Every day scientists apply creative ideas to solve real-world problems. Every so often a paper comes up that highlights the creativity and elegance of this process in a powerful way. The paper “Programmable probiotics for detection of cancer in urine”, published May 27 in Science Translational Medicine, provides one great example of the application of scientific creativity to develop potential new ways for early detection of cancer.

The paper describes use of an engineered strain of E.coli to detect liver tumors in mice. The authors (Danino et al) developed a potential diagnostic assay that uses a simple oral delivery method and provides a readout from urine, all of which is made possible by some seriously complex and elegant science. Continue reading

Synthetic Biology: Reaching Back 20 …Make that 50 Years

Recently I had the opportunity to meet emeritus professor Dr. Waclaw Szybalski from the University of Wisconsin- Madison, who has worked at the McArdle Laboratory for Cancer Research since 1960.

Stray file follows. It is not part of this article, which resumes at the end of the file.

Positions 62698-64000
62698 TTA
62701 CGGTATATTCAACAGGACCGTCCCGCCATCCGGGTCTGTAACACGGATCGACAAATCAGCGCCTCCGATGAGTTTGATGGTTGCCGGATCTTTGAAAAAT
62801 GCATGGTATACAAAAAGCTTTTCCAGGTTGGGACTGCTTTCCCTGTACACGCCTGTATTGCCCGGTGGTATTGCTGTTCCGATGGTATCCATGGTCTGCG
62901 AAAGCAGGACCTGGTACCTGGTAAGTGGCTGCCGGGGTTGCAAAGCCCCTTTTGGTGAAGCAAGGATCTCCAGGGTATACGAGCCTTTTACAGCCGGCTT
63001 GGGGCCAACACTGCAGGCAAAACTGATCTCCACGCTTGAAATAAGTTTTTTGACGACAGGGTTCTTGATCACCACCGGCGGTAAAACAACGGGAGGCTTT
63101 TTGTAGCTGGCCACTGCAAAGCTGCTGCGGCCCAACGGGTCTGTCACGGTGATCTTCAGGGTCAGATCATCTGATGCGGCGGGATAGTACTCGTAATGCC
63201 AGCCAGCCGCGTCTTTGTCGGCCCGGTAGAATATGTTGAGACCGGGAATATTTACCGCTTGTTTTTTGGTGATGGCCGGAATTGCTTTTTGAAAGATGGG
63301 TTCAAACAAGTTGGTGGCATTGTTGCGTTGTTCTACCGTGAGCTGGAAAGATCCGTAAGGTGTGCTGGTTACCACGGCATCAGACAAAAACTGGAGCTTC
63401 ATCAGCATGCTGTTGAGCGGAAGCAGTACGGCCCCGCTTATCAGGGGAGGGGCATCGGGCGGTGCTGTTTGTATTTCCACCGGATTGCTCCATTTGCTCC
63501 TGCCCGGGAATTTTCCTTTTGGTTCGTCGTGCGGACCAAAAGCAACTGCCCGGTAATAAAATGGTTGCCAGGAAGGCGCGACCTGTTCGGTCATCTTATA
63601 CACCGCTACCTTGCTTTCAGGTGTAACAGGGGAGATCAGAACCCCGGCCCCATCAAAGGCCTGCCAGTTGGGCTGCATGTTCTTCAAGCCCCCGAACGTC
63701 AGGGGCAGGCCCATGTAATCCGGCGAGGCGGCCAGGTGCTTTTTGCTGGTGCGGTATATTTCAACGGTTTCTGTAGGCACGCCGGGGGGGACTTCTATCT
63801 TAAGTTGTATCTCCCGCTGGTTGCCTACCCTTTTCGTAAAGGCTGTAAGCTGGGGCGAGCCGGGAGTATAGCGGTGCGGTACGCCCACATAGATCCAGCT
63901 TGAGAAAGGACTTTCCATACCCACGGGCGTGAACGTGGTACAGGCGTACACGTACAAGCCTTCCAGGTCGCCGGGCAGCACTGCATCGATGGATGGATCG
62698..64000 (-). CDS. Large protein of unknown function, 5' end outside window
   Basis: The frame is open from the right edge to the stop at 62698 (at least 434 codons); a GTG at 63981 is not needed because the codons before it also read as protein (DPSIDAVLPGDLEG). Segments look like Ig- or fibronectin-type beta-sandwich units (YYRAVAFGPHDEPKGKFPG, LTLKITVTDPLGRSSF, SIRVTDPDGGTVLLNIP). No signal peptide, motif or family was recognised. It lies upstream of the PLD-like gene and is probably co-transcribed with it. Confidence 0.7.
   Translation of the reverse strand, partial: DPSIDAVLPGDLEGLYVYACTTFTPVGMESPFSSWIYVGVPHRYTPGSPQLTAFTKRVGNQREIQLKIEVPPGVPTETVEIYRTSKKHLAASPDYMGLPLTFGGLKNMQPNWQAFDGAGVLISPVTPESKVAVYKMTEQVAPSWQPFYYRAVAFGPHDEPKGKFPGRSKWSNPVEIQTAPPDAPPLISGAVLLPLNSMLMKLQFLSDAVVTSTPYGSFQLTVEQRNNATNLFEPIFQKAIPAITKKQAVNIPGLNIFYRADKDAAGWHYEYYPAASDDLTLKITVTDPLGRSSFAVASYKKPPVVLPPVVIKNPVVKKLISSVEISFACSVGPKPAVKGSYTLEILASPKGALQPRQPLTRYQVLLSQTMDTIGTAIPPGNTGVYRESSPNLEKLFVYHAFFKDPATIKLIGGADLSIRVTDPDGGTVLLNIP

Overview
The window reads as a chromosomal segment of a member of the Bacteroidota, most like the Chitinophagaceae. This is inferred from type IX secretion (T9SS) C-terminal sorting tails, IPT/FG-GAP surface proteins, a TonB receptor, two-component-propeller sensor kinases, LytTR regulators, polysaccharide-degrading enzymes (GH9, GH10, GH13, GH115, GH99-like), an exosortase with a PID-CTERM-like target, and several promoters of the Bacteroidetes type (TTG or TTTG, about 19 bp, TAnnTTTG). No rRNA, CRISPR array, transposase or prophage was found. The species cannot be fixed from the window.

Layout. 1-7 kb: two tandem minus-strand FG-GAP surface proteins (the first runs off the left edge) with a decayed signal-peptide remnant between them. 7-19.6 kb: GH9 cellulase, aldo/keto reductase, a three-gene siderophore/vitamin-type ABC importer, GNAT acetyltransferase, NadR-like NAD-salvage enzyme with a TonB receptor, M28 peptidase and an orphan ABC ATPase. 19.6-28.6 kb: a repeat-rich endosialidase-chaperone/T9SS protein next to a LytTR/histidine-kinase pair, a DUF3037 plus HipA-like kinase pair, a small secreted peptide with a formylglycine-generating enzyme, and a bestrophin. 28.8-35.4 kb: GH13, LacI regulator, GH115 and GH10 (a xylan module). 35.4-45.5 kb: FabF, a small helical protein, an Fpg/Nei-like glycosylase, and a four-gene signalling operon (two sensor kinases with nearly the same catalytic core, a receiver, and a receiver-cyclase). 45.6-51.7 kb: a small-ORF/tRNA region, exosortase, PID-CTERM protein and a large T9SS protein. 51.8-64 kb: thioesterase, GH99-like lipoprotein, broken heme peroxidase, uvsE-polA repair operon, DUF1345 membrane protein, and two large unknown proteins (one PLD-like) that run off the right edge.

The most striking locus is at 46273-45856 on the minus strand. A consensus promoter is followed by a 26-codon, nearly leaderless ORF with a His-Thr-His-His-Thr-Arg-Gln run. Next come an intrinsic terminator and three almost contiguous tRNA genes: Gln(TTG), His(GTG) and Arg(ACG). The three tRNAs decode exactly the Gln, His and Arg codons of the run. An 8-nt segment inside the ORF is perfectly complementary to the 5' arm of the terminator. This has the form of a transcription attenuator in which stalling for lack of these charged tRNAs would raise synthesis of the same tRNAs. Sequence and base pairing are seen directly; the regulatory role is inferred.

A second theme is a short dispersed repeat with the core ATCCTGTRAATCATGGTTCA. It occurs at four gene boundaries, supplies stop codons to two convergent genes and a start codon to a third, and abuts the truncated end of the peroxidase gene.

During an interview we discussed Dr. Szybalski’s amazing exit from his native Poland in 1946 following the alternating German and Soviet occupations, his education in the early days of genetic engineering, and finally the foundational work he has done in both prokaryotic and eukaryotic genetic engineering.

Photo of award from Polish government for Szybalski's research contributions.

Doctor Honoris Causa awarded to Waclaw Szybalski. Szybalski, in his laboratory, background. Photo: Maciek Smuga-Otto.

At age 90 Szybalski continues to maintain a laboratory with postgraduate students. At the same time (and with Promega’s assistance) he continues to support research in Poland. In May 2011, Szybalski was honored by the President of Poland with the highest order, Grand Cross of Polonia Restituta, celebrating his many scientific contributions, including: 1) establishment of the genetic basis of antibiotic resistance in bacteria;
2) multidrug therapy for bacterial pathogens and leukemia; and 3) the ability to sensitize mammalian cells to radiation. Continue reading